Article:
2. Remember to REWRITE in your own words.
3. Finish all paragraphs and finalize list of citations. Take for homework if necessary.
4 Independent Practice/Elaborate
(3 - 45 min sessions)
Days 1 & 2:
1. Students can use pencil and paper to draw out a basic wireframe of their website and how they will arrange the information. Microsoft Sway has pre-designed templates with adjustable elements, but they still have some control (ex: they can choose between a horizontal vs vertical scrolling website)
2. Provide students with a handout of the Sway How To’s. Have them follow along as you demonstrate (with a projector) adding elements to a new Sway site
3. While students begin designing their sites, check each students paragraphs and look for solid definitions and explanations.
4. In the “Challenges of Muslims” section, encourage students to propose solutions
5. At the beginning of class, have students visit 2–3 other students computers and peer review grammar, spelling, and content.
6. Have students wrap-up their websites by the end of the day.
1. Make sure the language/wording is my own.
2. Insert images downloaded from Britannica School.
3. Insert images and text into the correct sections.
4. List all the sources used.
5. Check my peers’ work and offer help/suggestions.
1. Have students present their Sway website to the class
2. Ask open-ended questions such as:
–“How would you now explain Islam to others who don’t know about?”
–“How do you think Christianity and Islam are alike/different?”
–“What was most interesting to you in learning about the history of these cultures/faiths?”
3. Show students how to share their websites via email. Using approved school email accounts, they can begin the sharing process by emailing a link to their parents and asking them to then share their website on Social Media or other online outlets.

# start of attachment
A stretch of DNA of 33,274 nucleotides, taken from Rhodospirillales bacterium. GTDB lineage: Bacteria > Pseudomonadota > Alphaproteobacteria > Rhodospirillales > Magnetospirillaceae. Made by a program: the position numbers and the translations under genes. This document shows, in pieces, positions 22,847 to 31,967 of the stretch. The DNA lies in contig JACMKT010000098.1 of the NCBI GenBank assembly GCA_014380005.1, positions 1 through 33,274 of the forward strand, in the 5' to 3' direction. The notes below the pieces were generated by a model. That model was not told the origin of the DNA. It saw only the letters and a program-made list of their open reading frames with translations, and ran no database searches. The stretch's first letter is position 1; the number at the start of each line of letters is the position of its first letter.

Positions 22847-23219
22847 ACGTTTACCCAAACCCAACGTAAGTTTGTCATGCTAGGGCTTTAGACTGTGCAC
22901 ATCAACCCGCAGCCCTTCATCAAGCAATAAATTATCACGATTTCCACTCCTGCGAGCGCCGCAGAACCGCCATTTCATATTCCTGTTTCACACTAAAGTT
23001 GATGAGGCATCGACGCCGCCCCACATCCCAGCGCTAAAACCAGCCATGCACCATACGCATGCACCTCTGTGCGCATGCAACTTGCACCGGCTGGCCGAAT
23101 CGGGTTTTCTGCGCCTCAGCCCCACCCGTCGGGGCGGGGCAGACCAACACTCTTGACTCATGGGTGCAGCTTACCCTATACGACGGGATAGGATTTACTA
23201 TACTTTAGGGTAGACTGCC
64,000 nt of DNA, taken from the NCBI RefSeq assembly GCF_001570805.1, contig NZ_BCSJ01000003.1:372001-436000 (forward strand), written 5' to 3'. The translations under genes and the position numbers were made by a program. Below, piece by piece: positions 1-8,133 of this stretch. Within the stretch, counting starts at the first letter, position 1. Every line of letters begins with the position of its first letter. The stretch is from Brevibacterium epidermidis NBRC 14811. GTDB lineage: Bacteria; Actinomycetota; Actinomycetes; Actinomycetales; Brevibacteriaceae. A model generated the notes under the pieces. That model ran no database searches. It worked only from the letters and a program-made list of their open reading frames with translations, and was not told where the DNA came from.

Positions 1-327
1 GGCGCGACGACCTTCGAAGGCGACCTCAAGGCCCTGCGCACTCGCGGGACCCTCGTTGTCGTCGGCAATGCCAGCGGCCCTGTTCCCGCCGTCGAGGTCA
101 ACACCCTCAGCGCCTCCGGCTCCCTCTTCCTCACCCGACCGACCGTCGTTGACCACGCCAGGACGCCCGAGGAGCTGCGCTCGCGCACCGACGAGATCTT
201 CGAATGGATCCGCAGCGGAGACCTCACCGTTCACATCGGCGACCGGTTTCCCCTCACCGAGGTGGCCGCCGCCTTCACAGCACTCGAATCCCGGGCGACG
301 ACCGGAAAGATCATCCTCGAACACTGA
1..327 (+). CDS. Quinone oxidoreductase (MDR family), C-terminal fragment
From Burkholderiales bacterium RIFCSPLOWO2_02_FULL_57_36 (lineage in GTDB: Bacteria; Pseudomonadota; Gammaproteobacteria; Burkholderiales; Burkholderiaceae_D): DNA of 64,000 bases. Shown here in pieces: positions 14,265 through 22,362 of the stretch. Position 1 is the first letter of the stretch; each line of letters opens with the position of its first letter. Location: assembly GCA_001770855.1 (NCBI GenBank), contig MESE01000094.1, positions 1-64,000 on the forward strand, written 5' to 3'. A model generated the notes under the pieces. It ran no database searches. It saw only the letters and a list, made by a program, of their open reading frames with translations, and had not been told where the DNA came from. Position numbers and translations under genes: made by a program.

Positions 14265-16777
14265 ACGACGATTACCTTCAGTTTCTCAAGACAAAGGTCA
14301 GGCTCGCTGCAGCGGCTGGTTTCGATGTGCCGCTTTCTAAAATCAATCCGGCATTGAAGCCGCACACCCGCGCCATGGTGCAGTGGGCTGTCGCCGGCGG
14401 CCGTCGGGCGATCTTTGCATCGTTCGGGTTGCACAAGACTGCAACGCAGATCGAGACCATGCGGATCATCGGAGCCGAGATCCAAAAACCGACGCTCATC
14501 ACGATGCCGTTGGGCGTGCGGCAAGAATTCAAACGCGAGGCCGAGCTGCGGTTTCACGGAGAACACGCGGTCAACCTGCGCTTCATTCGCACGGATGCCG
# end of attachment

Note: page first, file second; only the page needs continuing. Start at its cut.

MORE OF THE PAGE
4. Check back in 1–2 weeks to see how many views or comments their websites gained.
1. Prepare the main points of your presentation in advance and practice.
2. Do not simply read off your Sway website. Try to look at the audience and speak with confidence about what you have learned.
3. Ask parents and teachers to share your Sway website with other educators, students, and professionals and see what feedback you get!
Key Standards Supported
Reading Foundational Skills
|RF.5: Phonics and Word recognition|
|RF.5.3||Know and apply grade-level phonics and word analysis skills in decoding words.|
|RF.5.3a||Use combined knowledge of all letter-sound correspondences, syllabication patterns, and morphology (e.g., roots and affixes) to read accurately unfamiliar multisyllabic words in context and out of context.|
|RF.5.4||Read with sufficient accuracy and fluency to support comprehension.|
|RF.5.4a||Read on-level text with purpose and understanding.|
|RF.5.4b||Read on-level prose and poetry orally with accuracy, appropriate rate, and expression on successive readings.|
|RF.5.4c||Use context to confirm or self-correct word recognition and understanding, rereading as necessary.|